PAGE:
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An Ocean Runs Through It

Captain Paul Dixon, who works the waters of Gardiners Bay, knows how to think like a fish -- which makes him the Hamptons' most sought-after fly-fishing guide.


Seven-thirty a.m. midweek at the east Hampton Point Marina off Gardiners Bay: This is the fishing hour. The ubiquitous Mexican landscapers rake the gravel in the driveways. The yachtsmen are fumbling together their morning cocktails of caffeine, Mylanta, and the business pages. Martha Stewart's $400,000 Hinckley "picnic boat," the Skylands II, lolls -- as its owner would loll if its owner were a half-million-dollar pleasure boat -- primly buttoned under a white canvas skirt.

Not fifteen feet away, a sun-blasted captain named Paul Dixon engages in the martial preflight check of his craft, a twenty-foot Hewes skiff so shorn of detail that it looks like it's been stripped for refitting: no cabin, no above-deck cleats, no seats with backs, no rail. Dixon is about to take a client fly-fishing for striped bass. The fish are unforgiving, subject to no law except their own electric, food-chain-driven logic, so the boat and every object in it have forthright, weaponly functions -- the half-dozen carbon-fiber rods that can punch a fly line out through a breeze, the gleaming $500 reels that can wrangle a juddering, 30-pound hog to the gunwales, the 200 flies Dixon has tied by hand, of which he will use at most four today.

"We need some light," Dixon says with captainly suspicion, squinting at a high cumulus front ranging twenty miles southwest of us. It's blowing in over us. He doesn't want to be angry at the weather without testing it out on the water; that's probably bad luck. Since we are going to be sight-fishing for bass, Dixon needs the sun behind us as we drift to the fish. We will be the stealthy marine iteration of fighter jocks diving in at our targets out of the sun. But we need the sun.

Dixon, 44, is a Newport Beach, California, native from a family of fly-fishermen. His maternal grandfather swept floors for Henry Ford, who took a shine to the young man and helped set him up as the first Ford dealer in California. His paternal grandfather's people were a big logging family in Washington State with a 100,000-acre hunting preserve, which is to say Dixon has a deep understanding of his clientele and their sporting proclivities. Out of high school in California, he spent the seventies fly-fishing in Baja and guiding for trout in Idaho, then gravitated east fifteen years ago and later managed Orvis's Madison Avenue fly-fishing department. It's where he met his first clients, former Goldman, Sachs co-chairman and recently departed Treasury secretary Robert Rubin and Annie producer Rodger Hess.

Over the past decade, sight-fishing with a fly rod in saltwater has undergone a revolution, in which Dixon approximates Che Guevara -- minus the death in the Bolivian jungle. The sport originated in the forties in the Florida Keys, where Jimmie Albright, Lefty Kreh, George Hommel and Joe Brooks took fly rods and began hunting down the ferocious bonefish in the Everglades outback. The fish fought like tigers, and the light tackle demanded blistering line control. As fishing, it was no less alcohol-soaked, but it was definitely not the trite, bloody, Hemingway-esque, strapped-in-the-chair-for-seven-hours deep-water thing. Ted Williams, an American blessed with a modicum of hand-eye coordination in his day, retired to Islamorada to do this sort of fishing. For decades, very few people outside the Keys even knew about it.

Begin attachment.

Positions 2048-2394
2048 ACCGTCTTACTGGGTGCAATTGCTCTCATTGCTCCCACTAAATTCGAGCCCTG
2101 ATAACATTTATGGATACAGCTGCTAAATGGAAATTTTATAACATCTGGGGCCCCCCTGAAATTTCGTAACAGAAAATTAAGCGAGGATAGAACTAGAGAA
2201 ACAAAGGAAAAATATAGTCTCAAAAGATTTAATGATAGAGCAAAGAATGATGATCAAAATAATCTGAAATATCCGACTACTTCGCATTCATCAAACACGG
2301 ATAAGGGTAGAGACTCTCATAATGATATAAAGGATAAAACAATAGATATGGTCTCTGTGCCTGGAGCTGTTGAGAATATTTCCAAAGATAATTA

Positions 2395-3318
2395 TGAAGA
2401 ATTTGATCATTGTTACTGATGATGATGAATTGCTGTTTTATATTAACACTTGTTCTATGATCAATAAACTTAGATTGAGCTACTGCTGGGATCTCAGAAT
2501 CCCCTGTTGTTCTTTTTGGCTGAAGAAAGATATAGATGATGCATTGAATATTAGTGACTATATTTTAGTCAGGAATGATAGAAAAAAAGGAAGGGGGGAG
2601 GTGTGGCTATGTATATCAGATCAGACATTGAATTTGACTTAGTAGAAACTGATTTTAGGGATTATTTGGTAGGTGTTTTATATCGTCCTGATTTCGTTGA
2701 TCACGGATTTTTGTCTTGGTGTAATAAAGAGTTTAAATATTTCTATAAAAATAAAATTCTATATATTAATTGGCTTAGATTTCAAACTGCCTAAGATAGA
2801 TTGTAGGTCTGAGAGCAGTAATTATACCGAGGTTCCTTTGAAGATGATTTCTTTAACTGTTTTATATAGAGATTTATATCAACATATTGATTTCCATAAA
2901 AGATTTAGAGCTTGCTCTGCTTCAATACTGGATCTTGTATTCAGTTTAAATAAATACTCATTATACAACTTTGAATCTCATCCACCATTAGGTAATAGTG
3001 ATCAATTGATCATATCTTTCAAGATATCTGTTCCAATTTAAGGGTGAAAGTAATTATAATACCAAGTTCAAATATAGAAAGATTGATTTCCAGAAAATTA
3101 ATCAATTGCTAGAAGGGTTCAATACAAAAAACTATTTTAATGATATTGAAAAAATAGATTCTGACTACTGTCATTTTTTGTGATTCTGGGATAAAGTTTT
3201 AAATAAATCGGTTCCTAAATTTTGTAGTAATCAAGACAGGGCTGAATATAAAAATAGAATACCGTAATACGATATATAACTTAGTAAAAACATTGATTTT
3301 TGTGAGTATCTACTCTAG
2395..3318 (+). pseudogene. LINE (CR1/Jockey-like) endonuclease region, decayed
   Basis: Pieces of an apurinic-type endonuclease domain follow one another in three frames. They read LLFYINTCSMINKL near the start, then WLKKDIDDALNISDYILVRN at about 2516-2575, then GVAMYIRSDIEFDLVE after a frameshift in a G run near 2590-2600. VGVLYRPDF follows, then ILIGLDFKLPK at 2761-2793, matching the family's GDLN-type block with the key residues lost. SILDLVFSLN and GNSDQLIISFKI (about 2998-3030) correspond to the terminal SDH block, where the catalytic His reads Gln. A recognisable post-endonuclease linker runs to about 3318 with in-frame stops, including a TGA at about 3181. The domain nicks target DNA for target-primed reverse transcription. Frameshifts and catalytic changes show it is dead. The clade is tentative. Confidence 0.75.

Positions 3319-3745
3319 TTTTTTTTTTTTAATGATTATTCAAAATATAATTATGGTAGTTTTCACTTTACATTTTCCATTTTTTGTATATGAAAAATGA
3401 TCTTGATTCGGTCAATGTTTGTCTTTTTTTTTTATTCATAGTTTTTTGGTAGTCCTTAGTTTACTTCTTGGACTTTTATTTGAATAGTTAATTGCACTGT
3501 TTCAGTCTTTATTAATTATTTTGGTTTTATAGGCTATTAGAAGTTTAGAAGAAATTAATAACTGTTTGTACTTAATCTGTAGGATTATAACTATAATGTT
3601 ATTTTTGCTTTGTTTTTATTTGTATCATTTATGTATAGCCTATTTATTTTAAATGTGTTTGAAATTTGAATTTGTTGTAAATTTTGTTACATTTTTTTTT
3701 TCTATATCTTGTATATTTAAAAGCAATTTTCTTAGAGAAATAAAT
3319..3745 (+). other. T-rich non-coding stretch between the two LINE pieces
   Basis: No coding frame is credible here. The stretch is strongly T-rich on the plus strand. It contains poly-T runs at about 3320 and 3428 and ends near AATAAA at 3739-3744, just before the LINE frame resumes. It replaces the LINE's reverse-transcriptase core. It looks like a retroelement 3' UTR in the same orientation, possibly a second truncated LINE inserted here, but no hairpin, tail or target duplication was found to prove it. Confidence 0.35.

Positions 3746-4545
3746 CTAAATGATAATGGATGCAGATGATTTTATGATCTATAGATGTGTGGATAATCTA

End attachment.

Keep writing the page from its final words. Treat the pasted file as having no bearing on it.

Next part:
Dixon's role in the revolution was that of a proselytizer and prophet. He was among the first captains to apply Keys sight-fishing strategies to the cold-water species of the North. This was thought to be impossible. Bass, the East End legend went, were best fished at night with huge surf-casting rods, by trolling, or by chumming them up Chesapeake-style with bloody buckets full of bait. Fifteen years ago, by dint of hard labor and a lot of bad fishing days, nosing around the estuaries of Gardiners Bay, Dixon began to discover the flats and to study how the fish fed on them. By the mid-nineties, other fly-fishing captains had begun opening up Connecticut, the Vineyard, and Nantucket. Now, from the Chesapeake north to Maine, fly-fishing for bass, bluefish, and false albacore has become an industry. Four years ago, the torch was officially passed on Gardiners Bay when the American pope of saltwater fly-fishing, Lefty Kreh, a surviving member of the Florida generation, agreed to come north to be guided by Dixon. He came for a reason.

"Paul is witchy about fish," says Sean McCarthy, a Wall Street bond man who spent many of the early years scouring Gardiners Bay with Dixon. McCarthy is calling from London, taking a break from a meeting to talk about Dixon. "He can find 'em where nobody thinks they'll be. I mean, you're almost looking for the scales on him."

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